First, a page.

(ISO14001, 2004) for setting an environmental man-
agement system (EMS).
2.2 Methodology
The methodology adopted in this work regarding
the ontology development consists of the continuous
improvement cycle using PDCA (Plan, Do(Study),
Check and Act) and replanning phases, as presented
in (Muñoz et al., 2011). This methodology encom-
passes the steps proposed by two existing methodolo-
gies, namely "Methontology" (López et al., 1999) and
“On-To-Knowledge” (Sure and Studer, 2002). The
former methodology supports the entire life-cycle of
ontology development, whereas the latter allows to
present knowledge efficiently and effectively by the
analysis of usage scenarios. Since the new ontologi-
cal model is based on a previous one (Muñoz et al.,
2011), the result of the re-planning and revisiting of
the different phases in the PDCA cycle is presented
Plan Phase. This stage captures the new require-
ments and specifications regarding the environ-
mental management domain, and next adequately
documenting them. The possible knowledge
sources are defined for expanding the original do-
main. Basically, the environmental domain re-
lies on definitions used by internationally recog-
nized organizations, environmental agencies and
research reports from the literature (Garrido and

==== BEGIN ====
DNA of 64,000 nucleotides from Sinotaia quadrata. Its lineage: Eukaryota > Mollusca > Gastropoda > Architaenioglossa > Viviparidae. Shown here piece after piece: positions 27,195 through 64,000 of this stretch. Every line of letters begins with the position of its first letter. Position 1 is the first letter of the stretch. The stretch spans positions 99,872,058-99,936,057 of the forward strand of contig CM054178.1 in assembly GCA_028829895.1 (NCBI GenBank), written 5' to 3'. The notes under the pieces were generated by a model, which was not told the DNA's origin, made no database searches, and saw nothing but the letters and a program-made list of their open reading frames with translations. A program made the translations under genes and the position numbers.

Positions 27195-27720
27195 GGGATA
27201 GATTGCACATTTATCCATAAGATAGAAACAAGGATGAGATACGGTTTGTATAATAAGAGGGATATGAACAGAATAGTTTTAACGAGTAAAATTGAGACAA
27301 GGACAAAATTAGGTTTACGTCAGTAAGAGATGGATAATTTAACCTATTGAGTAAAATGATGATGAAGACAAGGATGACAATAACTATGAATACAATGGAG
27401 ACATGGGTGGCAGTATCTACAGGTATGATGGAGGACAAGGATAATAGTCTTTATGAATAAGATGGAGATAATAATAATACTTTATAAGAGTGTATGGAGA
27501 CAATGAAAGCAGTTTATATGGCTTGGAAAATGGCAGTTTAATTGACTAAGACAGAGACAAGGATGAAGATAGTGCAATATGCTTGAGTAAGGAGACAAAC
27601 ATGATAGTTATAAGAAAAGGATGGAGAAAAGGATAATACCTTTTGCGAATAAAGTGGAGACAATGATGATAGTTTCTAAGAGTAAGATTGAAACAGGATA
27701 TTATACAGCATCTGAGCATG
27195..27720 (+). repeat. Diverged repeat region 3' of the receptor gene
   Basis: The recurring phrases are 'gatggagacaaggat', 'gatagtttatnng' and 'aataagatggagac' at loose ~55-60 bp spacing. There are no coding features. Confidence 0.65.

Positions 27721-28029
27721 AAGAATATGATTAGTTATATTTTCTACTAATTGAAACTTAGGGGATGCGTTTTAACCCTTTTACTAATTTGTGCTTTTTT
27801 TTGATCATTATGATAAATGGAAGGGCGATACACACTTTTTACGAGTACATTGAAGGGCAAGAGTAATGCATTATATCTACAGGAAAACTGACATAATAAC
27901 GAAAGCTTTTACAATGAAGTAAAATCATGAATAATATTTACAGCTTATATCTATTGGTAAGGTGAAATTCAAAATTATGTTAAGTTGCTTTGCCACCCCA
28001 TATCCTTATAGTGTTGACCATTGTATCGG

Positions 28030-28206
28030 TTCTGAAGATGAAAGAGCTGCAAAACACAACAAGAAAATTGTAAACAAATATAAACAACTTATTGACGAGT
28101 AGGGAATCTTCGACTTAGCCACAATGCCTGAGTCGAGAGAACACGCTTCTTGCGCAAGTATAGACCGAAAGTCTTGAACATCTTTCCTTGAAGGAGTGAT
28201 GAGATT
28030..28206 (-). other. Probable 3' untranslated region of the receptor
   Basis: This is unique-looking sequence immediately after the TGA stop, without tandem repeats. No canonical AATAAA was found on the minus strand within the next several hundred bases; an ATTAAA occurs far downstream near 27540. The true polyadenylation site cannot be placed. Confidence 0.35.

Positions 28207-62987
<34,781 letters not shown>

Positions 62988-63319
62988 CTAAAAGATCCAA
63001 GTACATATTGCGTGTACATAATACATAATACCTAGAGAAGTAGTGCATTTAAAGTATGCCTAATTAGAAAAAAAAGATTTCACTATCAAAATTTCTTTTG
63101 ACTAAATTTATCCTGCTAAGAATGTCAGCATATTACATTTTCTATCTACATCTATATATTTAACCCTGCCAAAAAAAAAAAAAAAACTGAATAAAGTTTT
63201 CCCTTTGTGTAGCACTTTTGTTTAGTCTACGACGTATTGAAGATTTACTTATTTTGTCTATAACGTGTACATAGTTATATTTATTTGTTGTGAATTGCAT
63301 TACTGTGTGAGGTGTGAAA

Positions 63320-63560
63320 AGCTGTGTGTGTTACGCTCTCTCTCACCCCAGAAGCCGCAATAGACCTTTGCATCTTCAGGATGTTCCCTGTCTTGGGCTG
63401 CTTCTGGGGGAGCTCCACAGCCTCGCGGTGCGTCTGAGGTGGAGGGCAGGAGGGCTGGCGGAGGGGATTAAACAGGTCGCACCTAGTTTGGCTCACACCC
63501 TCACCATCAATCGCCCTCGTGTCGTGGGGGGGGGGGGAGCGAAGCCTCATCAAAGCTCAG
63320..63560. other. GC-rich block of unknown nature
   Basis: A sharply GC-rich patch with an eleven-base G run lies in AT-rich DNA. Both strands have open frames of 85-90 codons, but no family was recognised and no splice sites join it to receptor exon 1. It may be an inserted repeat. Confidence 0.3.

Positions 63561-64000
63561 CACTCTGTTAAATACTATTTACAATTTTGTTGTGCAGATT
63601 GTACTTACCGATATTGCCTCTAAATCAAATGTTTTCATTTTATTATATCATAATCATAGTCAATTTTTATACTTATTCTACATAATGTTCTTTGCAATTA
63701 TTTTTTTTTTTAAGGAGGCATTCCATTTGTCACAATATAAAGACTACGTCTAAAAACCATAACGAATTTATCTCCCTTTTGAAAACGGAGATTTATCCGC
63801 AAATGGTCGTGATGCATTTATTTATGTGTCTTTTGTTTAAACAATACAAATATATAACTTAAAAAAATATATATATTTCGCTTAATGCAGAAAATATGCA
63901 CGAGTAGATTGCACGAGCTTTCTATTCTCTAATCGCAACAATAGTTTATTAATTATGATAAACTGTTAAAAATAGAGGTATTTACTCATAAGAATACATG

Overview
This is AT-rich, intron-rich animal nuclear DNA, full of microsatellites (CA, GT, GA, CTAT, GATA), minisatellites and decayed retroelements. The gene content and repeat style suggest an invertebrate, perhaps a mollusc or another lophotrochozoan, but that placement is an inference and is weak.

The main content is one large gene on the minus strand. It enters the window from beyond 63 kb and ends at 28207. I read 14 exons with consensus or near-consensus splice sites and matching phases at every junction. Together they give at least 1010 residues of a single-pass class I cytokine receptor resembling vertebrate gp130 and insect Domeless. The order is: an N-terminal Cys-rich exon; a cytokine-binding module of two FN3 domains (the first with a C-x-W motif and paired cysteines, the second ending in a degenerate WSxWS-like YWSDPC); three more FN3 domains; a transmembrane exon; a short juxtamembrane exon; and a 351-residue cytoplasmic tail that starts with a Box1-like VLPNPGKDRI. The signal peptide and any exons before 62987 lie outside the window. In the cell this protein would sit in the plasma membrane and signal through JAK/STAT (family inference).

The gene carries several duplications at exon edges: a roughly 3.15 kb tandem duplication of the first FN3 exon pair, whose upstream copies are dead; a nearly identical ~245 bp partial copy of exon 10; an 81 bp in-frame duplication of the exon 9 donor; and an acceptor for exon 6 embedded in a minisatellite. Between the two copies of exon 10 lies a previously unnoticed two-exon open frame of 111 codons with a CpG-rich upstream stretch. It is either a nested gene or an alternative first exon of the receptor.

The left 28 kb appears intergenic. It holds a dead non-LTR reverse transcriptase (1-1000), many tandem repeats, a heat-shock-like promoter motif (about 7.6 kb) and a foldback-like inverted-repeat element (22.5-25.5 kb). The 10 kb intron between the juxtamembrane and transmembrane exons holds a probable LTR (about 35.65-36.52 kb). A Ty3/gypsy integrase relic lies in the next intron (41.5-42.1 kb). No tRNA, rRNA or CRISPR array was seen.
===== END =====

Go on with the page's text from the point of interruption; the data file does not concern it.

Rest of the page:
Requena, 2011; Bojarski, 2010).
Do Phase. At this stage, the principal components
of the conceptualization model related to the en-
vironmental domain are established. Glossary
of terms, concepts and properties, hierarchies,
the taxonomy, class and instant attributes are de-
scribed. Thus, the equivalence between the terms
in the environmental assessment model and the
enterprise ontology model must be established.
The formalization of all the contents should agree
with the knowledge sources. Next, the model of
the ontology is formalized considering the previ-
ous information.
In this case, the OWL ontology editors used have
been Protégé as main editor and Swoop as com-
plementary editor, being both freeware and also
robust softwares.
Check Phase. In this stage, the language and the
conceptuality are checked in order to standard-
ize them with the support of expertise and ex-
perts. The reasoning of the ontological model is
done, which is one of the most important tasks.
Additionally, a short informatics application has
been developed in order to test the ontology in the